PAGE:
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« Blogs: Foundational Tools for Network Building | Main | Bush Pardons the Turkeys »

November 21, 2005


Serge Cornelus

Glad your presentation did work in the end, Elizabeth. It was truly interesting, especially to absolute beginners in the blogosphere like myself (but without a doubt also to the attendees with an already advanced knowledge). To all you other people interested in the evolution of participatory media: keep your eye on what Elizabeth has to say (or blog). You will not be disappointed (sorry for putting pressure on you, Elizabeth ;-) ). Btw: it's Artevelde College in Ghent...

Stephen Davies

You're welcome back any time Elizabeth!

I know at least one person who has been converted since the presentations - Gemma, my fellow student who attended the meal, is starting her first blog.

Keep on evangelising! ;)

Marie Lanier

Elizabeth, I enjoyed your emphasis in this post on the networking opportunity in blogging. I am a student at Auburn University in Auburn, Alabama. As a student, networking is emphasized as being one of the most importnat aspects of PR.

Blogging is a great way for students to be able to network with professionals. It isn't intimidating to ask a question or post a blog, because the professionals don't know who you are. Even if they think your questions are stupid and don't answer, you don't feel embarassed. Instead, you are just irritated they didn't answer. :)

Most PR professionals I have met are extremely willing to take time to help students learn more about PR. Blogging is just an extension of helping others in the field, and can be beneficial by opening up the global realm of opportunities and views.

In your post, you wrote about getting to meet the people that you've been corresponding with for a long time. Well, as you dropped names of people that were at the conference, I realized that because of blogging and networking, I knew who these people were, even though I may not have ever directly contacted them. Such an interesting aspect/effect of blogging!

David Jones

A great philosophical approach to one of the core questions faced by PR practitioners. What do we actually do/accomplish? It became clear to me years ago that what many (not all) of us do in agency life can be accurately described as media relations. While many of carried lofty titles around, our role was simply to get an hourly rate for getting our clients in the media. We are definitely on the cusp of a radical change, where successful communications is not measured in impressions, clippings books and the like, but rather in outcomes that are directly attributable to how well communicators interact with an organization's publics.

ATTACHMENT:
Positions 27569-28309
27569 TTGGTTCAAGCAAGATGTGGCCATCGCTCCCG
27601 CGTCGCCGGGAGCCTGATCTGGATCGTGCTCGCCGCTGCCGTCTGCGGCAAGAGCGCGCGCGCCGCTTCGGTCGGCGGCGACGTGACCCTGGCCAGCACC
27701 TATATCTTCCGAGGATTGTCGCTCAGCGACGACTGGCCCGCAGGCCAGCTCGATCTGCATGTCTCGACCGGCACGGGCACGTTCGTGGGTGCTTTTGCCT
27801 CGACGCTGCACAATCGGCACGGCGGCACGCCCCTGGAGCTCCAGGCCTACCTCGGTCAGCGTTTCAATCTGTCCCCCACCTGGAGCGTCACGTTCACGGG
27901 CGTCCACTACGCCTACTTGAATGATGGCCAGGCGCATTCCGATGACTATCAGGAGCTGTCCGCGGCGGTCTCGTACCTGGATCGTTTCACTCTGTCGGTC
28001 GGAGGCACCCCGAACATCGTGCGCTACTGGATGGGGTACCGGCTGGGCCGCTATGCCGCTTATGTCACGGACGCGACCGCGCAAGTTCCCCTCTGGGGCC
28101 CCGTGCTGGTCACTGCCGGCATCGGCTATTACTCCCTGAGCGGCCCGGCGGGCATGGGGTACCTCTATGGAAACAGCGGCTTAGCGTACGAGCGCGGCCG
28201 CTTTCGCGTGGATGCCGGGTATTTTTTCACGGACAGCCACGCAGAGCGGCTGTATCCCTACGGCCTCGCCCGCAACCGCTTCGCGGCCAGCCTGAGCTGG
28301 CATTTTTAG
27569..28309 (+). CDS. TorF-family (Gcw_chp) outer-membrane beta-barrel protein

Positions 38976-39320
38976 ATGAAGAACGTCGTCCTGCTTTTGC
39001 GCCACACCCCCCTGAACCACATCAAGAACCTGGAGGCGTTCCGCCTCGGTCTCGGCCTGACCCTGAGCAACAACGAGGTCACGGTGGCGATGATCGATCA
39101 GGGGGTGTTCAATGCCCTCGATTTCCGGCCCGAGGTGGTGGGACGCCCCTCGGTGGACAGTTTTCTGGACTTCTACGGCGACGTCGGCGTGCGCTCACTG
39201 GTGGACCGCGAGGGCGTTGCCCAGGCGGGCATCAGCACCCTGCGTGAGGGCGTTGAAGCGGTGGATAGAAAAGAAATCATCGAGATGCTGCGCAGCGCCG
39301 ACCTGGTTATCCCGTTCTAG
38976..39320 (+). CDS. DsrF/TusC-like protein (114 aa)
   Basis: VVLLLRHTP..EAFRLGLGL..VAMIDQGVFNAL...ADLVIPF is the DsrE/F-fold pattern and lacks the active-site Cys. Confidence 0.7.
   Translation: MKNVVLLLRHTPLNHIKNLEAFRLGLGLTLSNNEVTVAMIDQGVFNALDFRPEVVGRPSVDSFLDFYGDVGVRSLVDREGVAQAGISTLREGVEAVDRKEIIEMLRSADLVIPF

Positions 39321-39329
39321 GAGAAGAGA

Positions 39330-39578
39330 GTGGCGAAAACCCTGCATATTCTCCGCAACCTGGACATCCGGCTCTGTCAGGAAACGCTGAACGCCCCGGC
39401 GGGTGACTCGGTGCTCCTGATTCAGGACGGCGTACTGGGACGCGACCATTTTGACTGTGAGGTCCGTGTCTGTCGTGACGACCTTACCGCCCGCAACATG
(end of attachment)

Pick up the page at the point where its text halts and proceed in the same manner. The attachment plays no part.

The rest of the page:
Elizabeth Albrycht

Thanks for your comments everyone. I do find that this approach feels less fuzzy to people than "we're going to influence the influencers." I had a couple of people tell me it makes it easier for them to talk to the business execs about implementing these new tools, because many of them are turned off by "blog." And, of course, it encompasses many other tools than just blogs themselves.

Sam Smith

Elizabeth, I'll admit to a certain amount of clockwatching and belly rumbling as the conference rumbled closer and closer to lunch without pause but your presentation sparked the synapses and got me through to the break thinking about how I can get involved in the blogosphere on a number of levels rather than my growling stomach.

I've been quoting your examples all week as I spread the word of blog, hope you don't mind. Would you mind if I linked you once my own site/blog is up and running properly (

Elizabeth Albrycht

Well, I am glad I was able to distract you from your stomach then! And by all means, link away (and ping me once your blog is up so I can go read it). I have tried to group most of my network-related pieces into the Network Building category to make things easier.

Sam Smith

Thanks Elizabeth, will do (link and ping). My personal blog is at for now but I'll let you know when the big project (529) comes online later this month

David Phillips

I am delighted you have returned to talking about the networked society. I have been working on a relationship management programme for a few days and had an opportunity to look at real life for a client in a culture very different to my own (not to mention 27 flying hours away).

The concept of many channel, multitouch relationship building was all the more apparent when we looked at evaluating past and future relationship management.

The ability to provide context relevant networks is rewarding. I find using the social frame approach helpful because it makes one think about the constituency in a more holistic way to target communication, the message and interaction and with greater empathy. It also means that evaluation is more granular and helpful in planning.

What was most revealing was how more powerful face to face meetings are after a broad multitouch communications programme. The impact of such meetings can be dramatically (as in many many times) more affective and brings about very tangible behaviour change.

I know that the psychological evidence is there but real life experience is much more satisfying.

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